Everyone ‘knows’ that the concept for the blossoming number of free shows at the Edinburgh Fringe first began in 1996 when Peter Buckley Hill (PBH) performed his show Peter Buckley Hill And Some Comedians without charging for entry. This developed into the PBH Free Fringe, which begat the Free Festival, Bob Slayer’s Heroes/Pay What You Want venues and, this year, the Freestival.
But I realised something a couple of days ago.
And in the audience at yesterday’s Grouchy Club show at the Edinburgh Fringe was Paul B.Edwards, artistic director of the PBH Free Fringe.
I said: “People claim that PBH was the first to perform free shows at the Fringe in 1996. But, in fact, the year before – 1995 – Malcolm Hardee publicised his yet-to-be-published autobiography I Stole Freddie Mercury’s Birthday Cake by doing free shows in Edinburgh.
“He didn’t want to pay for the hire of a venue, so he decided to perform the show in the flat he was renting. One of the other tenants in the block of flats was an ex-solicitor who said You can’t do this. You need an entertainment licence. You can’t put on a public performance to a paying audience in a private flat and have rowdy people going up and down our stairs. The guy went to the Council and was threatening legal action.
“So Malcolm said: OK. We won’t charge anyone to come in. We will let them in for free. We just won’t let them out unless they pay.”
And that is, indeed, what happened. The audiences were small – basically as many as could sit on the sofa and on a few chairs in the living room. And admittedly it was more of a hostage situation than the establishment of an altruistic philosophy of free shows. But I maintain that, in fact, the pioneer of the free show model at the Edinburgh Fringe was none other than the late lamented stuntmeister Malcolm Hardee.
I let people into the flat for those shows in 1995. The first thing they saw through an open door directly opposite them was Malcolm, naked in the bath, washing himself in preparation for the show.
“Oy! Oy! I’ll be with you in a minute! he said to greet them. And, when everyone was seated in the living room, he would come in and regale the assembled group with stories from his life. At what point – if any – he put on his clothes, I cannot remember.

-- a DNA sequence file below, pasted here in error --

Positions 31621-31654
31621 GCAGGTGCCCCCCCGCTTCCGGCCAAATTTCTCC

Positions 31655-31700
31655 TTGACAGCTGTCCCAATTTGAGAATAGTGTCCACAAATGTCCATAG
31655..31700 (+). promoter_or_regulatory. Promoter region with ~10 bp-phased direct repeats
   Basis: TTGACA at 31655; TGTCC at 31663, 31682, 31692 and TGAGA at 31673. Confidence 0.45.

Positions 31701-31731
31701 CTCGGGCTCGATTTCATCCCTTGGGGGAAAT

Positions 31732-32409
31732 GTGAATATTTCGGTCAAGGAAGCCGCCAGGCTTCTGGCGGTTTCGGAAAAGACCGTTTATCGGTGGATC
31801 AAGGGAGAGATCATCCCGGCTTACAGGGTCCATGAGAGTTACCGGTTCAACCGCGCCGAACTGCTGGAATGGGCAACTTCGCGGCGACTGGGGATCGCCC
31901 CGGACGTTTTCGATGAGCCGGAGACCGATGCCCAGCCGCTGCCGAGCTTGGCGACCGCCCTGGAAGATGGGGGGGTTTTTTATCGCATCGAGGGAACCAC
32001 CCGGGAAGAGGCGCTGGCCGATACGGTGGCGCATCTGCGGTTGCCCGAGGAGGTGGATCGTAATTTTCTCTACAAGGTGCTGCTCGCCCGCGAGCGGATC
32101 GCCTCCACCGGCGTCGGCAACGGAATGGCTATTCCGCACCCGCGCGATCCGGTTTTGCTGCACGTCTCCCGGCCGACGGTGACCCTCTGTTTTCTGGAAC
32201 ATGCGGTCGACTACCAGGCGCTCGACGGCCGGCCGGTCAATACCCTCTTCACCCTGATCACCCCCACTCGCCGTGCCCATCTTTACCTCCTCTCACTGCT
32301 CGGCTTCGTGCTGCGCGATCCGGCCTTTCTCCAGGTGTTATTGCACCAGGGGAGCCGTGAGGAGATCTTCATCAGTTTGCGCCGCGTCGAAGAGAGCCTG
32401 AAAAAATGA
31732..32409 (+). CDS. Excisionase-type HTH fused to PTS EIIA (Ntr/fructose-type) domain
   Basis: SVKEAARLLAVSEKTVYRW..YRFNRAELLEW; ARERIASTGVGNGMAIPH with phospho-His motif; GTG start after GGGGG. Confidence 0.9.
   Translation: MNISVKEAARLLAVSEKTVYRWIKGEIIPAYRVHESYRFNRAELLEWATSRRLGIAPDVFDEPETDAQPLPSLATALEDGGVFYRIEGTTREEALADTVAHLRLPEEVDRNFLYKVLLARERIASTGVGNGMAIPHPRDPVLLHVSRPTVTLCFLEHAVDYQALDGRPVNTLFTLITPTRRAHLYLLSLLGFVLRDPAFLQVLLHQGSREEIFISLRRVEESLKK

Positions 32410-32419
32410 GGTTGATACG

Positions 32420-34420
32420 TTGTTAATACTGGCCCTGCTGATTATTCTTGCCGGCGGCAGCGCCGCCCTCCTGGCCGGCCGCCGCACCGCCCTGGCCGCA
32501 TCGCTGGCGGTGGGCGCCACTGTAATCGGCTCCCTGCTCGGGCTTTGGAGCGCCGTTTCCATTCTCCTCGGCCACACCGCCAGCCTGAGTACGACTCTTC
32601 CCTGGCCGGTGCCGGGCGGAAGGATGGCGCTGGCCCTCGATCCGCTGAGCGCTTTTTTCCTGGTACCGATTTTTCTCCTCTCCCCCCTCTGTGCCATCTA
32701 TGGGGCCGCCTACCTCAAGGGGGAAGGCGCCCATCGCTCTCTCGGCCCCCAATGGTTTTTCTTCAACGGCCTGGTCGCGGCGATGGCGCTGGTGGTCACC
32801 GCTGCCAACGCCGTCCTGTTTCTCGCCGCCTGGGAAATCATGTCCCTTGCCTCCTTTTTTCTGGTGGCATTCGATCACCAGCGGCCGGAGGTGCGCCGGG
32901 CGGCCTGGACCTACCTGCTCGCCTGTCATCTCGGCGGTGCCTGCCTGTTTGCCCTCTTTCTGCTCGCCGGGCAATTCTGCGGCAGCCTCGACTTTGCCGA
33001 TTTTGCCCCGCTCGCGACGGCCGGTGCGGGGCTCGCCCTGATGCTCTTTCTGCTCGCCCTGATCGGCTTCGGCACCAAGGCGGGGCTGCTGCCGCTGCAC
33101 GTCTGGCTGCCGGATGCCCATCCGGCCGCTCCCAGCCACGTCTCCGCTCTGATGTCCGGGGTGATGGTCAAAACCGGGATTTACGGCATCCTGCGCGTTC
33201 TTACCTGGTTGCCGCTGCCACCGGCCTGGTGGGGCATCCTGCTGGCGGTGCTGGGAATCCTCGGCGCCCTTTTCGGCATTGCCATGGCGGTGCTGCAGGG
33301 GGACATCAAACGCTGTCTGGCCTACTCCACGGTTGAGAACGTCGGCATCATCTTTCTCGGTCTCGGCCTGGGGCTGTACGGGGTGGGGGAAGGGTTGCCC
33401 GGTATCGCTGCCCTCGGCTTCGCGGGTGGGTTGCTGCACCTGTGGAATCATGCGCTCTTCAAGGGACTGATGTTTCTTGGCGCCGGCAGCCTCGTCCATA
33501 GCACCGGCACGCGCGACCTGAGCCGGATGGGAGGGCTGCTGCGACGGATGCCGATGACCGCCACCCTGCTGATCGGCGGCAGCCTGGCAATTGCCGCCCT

“Well,” said the Free Fringe’s Paul B.Edwards at the Grouchy Club yesterday, “I was in the venue with Peter Buckley Hill in 1996 when he started his show… and his show was not free. It was at the Footlights and Firkin pub and all the shows there were £5. Peter’s was the last show of the day and no-one was coming along. So, after the first week, Peter said: Fuck this. I’m going to make it free, just to get people in. That’s how it started.
“Peter has never pretended he didn’t have a ticketed show to start with. He just says he started the free model. The reason he did it was the tickets were not working. In 1996, £5 was a lot of money to go and see a show by someone you had never heard of.”
Getting people into shows in Edinburgh is difficult.
Handing out flyers is seen as vital.
After yesterday’s Grouchy Club show, I had tea with Irish comic Christian Talbot,
“My daughter Kate is my secret flyering weapon,” he told me. “She’s twelve years old and she’s brilliant.
“I have her wandering around outside my venue looking all sad and she goes up to strangers and says Have you seen my daddy? and people tell her No, no. Sorry, love.
“And she says: Well, you should, because Kate Copstick says he’s an ‘engaging performer’ and then she whips out a flyer and gives it to them.
“She’s brilliant. Next year, I’m going to bring her to Edinburgh and have her actually in my show just to get sympathy. She’s going to come on stage and say: I need shoes.”